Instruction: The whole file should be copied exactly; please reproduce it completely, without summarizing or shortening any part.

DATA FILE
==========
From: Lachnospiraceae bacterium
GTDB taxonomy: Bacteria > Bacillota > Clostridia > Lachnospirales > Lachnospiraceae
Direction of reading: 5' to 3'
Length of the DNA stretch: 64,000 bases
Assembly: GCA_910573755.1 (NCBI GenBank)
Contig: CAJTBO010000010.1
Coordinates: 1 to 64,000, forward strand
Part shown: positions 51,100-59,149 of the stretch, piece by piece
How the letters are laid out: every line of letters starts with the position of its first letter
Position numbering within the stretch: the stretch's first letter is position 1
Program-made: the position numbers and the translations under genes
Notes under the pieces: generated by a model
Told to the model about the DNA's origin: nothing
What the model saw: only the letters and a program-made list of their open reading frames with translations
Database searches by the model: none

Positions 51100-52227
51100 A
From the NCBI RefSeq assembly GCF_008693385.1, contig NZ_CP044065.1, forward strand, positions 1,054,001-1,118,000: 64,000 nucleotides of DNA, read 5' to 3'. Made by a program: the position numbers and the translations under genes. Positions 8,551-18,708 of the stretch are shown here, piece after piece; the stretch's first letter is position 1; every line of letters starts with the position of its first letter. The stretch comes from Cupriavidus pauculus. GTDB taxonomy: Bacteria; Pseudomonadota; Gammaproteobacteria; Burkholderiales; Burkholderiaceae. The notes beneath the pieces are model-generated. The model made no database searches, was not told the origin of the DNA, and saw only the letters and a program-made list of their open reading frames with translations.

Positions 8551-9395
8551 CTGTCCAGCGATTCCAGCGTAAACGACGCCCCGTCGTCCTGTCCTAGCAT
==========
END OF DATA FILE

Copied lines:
From: Lachnospiraceae bacterium
GTDB taxonomy: Bacteria > Bacillota > Clostridia > Lachnospirales > Lachnospiraceae
Direction of reading: 5' to 3'
Length of the DNA stretch: 64,000 bases
Assembly: GCA_910573755.1 (NCBI GenBank)
Contig: CAJTBO010000010.1
Coordinates: 1 to 64,000, forward strand
Part shown: positions 51,100-59,149 of the stretch, piece by piece
How the letters are laid out: every line of letters starts with the position of its first letter
Position numbering within the stretch: the stretch's first letter is position 1
Program-made: the position numbers and the translations under genes
Notes under the pieces: generated by a model
Told to the model about the DNA's origin: nothing
What the model saw: only the letters and a program-made list of their open reading frames with translations
Database searches by the model: none

Positions 51100-52227
51100 A
From the NCBI RefSeq assembly GCF_008693385.1, contig NZ_CP044065.1, forward strand, positions 1,054,001-1,118,000: 64,000 nucleotides of DNA, read 5' to 3'. Made by a program: the position numbers and the translations under genes. Positions 8,551-18,708 of the stretch are shown here, piece after piece; the stretch's first letter is position 1; every line of letters starts with the position of its first letter. The stretch comes from Cupriavidus pauculus. GTDB taxonomy: Bacteria; Pseudomonadota; Gammaproteobacteria; Burkholderiales; Burkholderiaceae. The notes beneath the pieces are model-generated. The model made no database searches, was not told the origin of the DNA, and saw only the letters and a program-made list of their open reading frames with translations.

Positions 8551-9395
8551 CTGTCCAGCGATTCCAGCGTAAACGACGCCCCGTCGTCCTGTCCTAGCAT